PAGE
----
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  • Writer's pictureChris Oberholzer

Ukraine/Russia impact

Updated: May 8, 2023

Is it time to get out of stocks?

If your financial goals, risk tolerance or time horizon have changed, it certainly makes sense to review your investment

strategy and make appropriate modifications.

On the other hand, selling based on Russian military actions, concerns about inflation, or other current events is market timing, a strategy which has not proven to be effective.

Timing the markets in an attempt to reduce risk or enhance return is emotionally and intellectually appealing, but the reality is that there is no evidence that correct buy/sell decisions can be made on a consistent basis. In reality, tactical asset allocators (timers) have realized lower long-term returns than their counterparts who remain fully invested.

To accurately time the markets, an investor would need to be able to receive and act on information more quickly than other investors. In addition, timing requires not one, but two correct predictions: when to sell and equally important, when to reinvest.

Consider the number of people over the last couple of years who sold stocks based on the outcome of the presidential election or the spread of Covid-19. Even with the current decline, these investors have missed out on above average returns. The chart below illustrates the long-term growth of wealth by remaining invested through negative economic and political events.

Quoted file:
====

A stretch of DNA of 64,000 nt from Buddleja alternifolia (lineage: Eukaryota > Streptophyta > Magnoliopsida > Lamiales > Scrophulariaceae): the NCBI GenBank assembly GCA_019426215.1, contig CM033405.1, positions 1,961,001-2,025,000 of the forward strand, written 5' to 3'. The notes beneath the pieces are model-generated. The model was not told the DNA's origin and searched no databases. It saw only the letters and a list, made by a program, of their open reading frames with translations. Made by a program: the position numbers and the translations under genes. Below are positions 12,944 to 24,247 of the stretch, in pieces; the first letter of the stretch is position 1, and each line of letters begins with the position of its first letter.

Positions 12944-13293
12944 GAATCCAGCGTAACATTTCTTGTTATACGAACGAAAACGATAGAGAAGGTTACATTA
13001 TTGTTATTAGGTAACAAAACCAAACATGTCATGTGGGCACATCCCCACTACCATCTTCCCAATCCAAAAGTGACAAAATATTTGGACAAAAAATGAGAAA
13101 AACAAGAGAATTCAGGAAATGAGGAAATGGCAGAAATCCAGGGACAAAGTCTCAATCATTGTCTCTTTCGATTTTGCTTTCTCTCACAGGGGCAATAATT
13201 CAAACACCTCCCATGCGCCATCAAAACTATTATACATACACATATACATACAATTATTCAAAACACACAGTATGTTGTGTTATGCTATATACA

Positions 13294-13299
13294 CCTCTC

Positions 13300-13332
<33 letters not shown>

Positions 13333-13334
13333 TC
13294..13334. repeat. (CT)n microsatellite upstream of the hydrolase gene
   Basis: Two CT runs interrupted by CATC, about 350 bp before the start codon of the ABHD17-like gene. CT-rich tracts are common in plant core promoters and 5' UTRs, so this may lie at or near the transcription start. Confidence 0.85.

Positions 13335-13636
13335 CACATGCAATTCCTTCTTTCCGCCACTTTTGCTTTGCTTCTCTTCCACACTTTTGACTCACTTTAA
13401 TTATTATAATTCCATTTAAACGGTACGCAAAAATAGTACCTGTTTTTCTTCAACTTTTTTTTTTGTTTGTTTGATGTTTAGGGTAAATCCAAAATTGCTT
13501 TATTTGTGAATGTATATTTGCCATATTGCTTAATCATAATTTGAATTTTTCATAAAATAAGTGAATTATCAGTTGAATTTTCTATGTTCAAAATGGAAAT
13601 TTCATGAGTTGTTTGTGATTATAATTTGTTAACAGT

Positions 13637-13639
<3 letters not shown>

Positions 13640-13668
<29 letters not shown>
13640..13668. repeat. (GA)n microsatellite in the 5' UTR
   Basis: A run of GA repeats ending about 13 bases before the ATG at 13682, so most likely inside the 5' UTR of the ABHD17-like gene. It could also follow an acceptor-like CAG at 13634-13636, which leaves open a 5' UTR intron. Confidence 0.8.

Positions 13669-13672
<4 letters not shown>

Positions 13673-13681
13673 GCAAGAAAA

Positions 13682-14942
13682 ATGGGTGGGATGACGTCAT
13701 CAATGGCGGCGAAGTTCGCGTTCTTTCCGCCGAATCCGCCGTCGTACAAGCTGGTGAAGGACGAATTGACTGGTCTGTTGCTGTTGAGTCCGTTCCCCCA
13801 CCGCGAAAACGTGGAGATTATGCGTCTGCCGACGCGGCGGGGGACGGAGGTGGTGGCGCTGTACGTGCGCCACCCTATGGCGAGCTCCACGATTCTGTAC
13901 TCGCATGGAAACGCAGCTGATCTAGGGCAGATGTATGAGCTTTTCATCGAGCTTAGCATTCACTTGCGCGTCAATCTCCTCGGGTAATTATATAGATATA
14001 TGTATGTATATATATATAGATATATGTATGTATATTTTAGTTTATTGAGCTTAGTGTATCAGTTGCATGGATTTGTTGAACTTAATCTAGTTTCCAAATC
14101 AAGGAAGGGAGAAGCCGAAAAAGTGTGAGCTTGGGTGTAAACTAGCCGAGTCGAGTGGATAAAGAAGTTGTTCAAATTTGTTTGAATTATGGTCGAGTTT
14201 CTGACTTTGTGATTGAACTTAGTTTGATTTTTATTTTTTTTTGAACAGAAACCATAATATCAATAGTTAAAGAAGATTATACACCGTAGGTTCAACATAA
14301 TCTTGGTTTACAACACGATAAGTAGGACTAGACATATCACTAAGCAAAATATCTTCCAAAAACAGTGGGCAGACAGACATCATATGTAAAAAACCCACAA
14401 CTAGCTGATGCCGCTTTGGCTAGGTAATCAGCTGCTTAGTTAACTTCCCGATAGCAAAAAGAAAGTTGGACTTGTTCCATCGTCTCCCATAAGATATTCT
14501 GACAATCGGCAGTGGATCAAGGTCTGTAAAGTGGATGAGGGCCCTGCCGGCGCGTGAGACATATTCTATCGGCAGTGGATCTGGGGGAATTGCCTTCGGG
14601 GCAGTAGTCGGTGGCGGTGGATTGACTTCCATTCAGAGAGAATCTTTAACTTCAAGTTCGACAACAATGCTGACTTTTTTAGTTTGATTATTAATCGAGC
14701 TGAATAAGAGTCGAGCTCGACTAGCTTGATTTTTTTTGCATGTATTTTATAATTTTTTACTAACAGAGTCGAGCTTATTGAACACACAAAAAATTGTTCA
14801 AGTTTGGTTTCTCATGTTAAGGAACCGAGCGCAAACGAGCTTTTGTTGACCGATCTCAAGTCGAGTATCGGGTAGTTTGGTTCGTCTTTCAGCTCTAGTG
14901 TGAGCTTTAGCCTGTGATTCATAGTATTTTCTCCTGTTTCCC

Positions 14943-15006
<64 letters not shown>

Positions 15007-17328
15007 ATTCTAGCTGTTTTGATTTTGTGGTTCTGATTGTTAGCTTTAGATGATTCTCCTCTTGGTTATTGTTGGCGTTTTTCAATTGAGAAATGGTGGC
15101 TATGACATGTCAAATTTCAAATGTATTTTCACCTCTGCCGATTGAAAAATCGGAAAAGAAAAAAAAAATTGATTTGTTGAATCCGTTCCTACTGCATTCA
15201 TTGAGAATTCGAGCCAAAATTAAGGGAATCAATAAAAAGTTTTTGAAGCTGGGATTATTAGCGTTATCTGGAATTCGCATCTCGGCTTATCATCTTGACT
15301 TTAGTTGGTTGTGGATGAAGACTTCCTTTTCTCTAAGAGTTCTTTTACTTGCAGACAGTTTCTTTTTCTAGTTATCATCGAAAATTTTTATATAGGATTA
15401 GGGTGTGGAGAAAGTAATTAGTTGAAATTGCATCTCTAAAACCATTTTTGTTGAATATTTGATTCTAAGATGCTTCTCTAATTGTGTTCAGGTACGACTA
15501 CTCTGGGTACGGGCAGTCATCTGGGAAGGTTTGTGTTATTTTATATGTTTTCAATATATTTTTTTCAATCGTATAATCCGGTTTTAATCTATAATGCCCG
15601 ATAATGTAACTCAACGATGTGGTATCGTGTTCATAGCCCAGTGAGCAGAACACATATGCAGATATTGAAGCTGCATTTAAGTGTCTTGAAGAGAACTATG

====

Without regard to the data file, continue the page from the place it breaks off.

For our clients who are currently withdrawing funds from their portfolios, we continue to hold positions in cash and bonds which will be used to cover your planned distributions without having to liquidate stocks at depressed prices.

If your personal situation has changed or the current events make you believe that your risk tolerance is not in line with your investment portfolio, please contact our office to discuss appropriate changes. On the other hand, if you are simply concerned about current economic conditions, we would still love to talk to you, but do not recommend changing your portfolio allocation.

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